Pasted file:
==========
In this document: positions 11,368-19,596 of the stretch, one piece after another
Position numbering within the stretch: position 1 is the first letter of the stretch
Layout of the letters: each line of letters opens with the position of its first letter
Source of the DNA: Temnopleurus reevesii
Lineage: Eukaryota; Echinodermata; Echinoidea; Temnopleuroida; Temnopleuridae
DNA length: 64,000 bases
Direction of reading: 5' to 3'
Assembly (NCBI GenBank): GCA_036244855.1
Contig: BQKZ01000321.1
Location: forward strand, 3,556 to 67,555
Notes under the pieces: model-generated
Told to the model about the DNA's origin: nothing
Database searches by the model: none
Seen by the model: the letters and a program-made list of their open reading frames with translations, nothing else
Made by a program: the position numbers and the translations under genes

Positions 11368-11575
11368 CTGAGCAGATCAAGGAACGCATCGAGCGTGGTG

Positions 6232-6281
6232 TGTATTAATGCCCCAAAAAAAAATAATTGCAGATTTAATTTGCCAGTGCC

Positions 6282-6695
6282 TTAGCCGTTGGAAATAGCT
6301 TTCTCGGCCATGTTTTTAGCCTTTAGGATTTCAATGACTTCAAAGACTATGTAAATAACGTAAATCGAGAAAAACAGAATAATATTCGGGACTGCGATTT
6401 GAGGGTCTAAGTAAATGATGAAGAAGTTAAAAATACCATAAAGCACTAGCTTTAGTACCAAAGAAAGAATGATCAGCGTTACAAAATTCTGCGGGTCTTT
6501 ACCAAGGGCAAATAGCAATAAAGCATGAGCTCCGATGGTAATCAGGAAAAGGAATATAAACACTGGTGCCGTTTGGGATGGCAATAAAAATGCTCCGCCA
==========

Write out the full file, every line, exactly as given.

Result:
In this document: positions 11,368-19,596 of the stretch, one piece after another
Position numbering within the stretch: position 1 is the first letter of the stretch
Layout of the letters: each line of letters opens with the position of its first letter
Source of the DNA: Temnopleurus reevesii
Lineage: Eukaryota; Echinodermata; Echinoidea; Temnopleuroida; Temnopleuridae
DNA length: 64,000 bases
Direction of reading: 5' to 3'
Assembly (NCBI GenBank): GCA_036244855.1
Contig: BQKZ01000321.1
Location: forward strand, 3,556 to 67,555
Notes under the pieces: model-generated
Told to the model about the DNA's origin: nothing
Database searches by the model: none
Seen by the model: the letters and a program-made list of their open reading frames with translations, nothing else
Made by a program: the position numbers and the translations under genes

Positions 11368-11575
11368 CTGAGCAGATCAAGGAACGCATCGAGCGTGGTG

Positions 6232-6281
6232 TGTATTAATGCCCCAAAAAAAAATAATTGCAGATTTAATTTGCCAGTGCC

Positions 6282-6695
6282 TTAGCCGTTGGAAATAGCT
6301 TTCTCGGCCATGTTTTTAGCCTTTAGGATTTCAATGACTTCAAAGACTATGTAAATAACGTAAATCGAGAAAAACAGAATAATATTCGGGACTGCGATTT
6401 GAGGGTCTAAGTAAATGATGAAGAAGTTAAAAATACCATAAAGCACTAGCTTTAGTACCAAAGAAAGAATGATCAGCGTTACAAAATTCTGCGGGTCTTT
6501 ACCAAGGGCAAATAGCAATAAAGCATGAGCTCCGATGGTAATCAGGAAAAGGAATATAAACACTGGTGCCGTTTGGGATGGCAATAAAAATGCTCCGCCA